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Manual backups

Your cloud provider may have native ways to back up your Kubernetes cluster and volumes.

This guide describes how you would manually obtain the data you need to repopulate your Nebari instance if your cluster is lost, and you wish to start it up again from the nebari-config.yaml file.

There are three main locations that you need to back up:

  1. The Network File System (NFS) volume where all JupyterLab workspace files are stored
  2. The JupyterHub database (for Dashboard configuration)
  3. The Keycloak user/group database

Network file system

This amounts to:

  • Tarballing the /home directory
  • Saving to object storage [s3, google cloud storage, etc]
  • Downloading and untaring to new cluster

This specific guide shows how to do this on an AWS cluster and upload to AWS S3.


Pod deployment

With kubectl configured, the next step will be to deploy the pod that allows you to access the cluster files. First, save the following pod specification to a file named pod.yaml:

kind: Pod
apiVersion: v1
name: volume-debugger-ubuntu
namespace: dev
- name: volume-to-debug-ubuntu
claimName: "jupyterhub-dev-share"
- name: debugger
image: ubuntu
command: ["sleep", "36000"]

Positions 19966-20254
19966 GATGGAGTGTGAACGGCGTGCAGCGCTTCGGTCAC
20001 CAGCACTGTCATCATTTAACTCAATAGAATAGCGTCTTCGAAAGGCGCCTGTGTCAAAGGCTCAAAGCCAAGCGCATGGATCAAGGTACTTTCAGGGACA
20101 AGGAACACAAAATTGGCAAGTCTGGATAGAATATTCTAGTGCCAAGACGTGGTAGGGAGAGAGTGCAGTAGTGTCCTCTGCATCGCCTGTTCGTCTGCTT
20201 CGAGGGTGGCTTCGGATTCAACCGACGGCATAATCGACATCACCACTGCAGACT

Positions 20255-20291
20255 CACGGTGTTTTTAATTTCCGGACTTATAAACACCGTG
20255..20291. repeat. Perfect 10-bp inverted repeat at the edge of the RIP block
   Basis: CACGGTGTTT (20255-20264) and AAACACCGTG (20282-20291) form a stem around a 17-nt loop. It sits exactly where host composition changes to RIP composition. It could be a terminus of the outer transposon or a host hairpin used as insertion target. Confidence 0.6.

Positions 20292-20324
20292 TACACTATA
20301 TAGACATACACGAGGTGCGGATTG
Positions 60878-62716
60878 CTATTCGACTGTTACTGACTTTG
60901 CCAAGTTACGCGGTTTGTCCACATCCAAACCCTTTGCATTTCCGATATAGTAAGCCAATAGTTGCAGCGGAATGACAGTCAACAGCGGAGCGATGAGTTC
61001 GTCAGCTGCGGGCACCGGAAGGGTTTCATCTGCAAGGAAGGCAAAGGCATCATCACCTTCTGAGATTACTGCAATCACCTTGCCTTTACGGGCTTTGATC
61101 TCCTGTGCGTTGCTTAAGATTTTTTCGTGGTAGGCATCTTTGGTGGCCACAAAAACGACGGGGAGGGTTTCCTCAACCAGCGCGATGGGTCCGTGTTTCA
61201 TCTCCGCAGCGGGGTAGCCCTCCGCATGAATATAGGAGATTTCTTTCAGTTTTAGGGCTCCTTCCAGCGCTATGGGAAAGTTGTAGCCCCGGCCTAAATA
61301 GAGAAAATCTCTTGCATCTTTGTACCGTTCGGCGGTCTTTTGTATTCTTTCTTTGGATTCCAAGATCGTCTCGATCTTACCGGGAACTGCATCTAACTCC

- mountPath: "/data"
name: volume-to-debug-ubuntu

Note in QHub versions before v0.4 replace claimName: "jupyterhub-dev-share" with claimName: "nfs-mount-dev-share" above.

Once the file pod.yml has been created, run the following command:

kubectl apply -f pod.yaml -n dev

If you have a namespace other than the default dev, replace dev with your namespace when running kubectl. To get a shell to this running pod, run:

kubectl exec -n dev --stdin --tty volume-debugger-ubuntu -- /bin/bash

Again replacing the dev namespace as needed.


You must install several apt packages, as the pod spun up is a basic pod. Use the following command:

apt update
apt install curl -y
apt install unzip -y

Because you are on AWS, the AWS command-line tool is also installed:

curl "" -o ""
aws configure

The last line in the command above prompts for your AWS public/private key and default region. Paste each of these and press enter. To ignore and skip the output, press enter.


To back up the file system, run:

cd /data
tar -cvf <custom_name>.tar .

The preferred naming scheme includes a year-month-day, example 2021-04-23_home_backup.tar. You can utilize multi-backups through this step. This step takes several minutes depending on the size of the home directories.

Upload to object storage

Once this is complete, upload the tar file to S3 using the AWS command-line tool: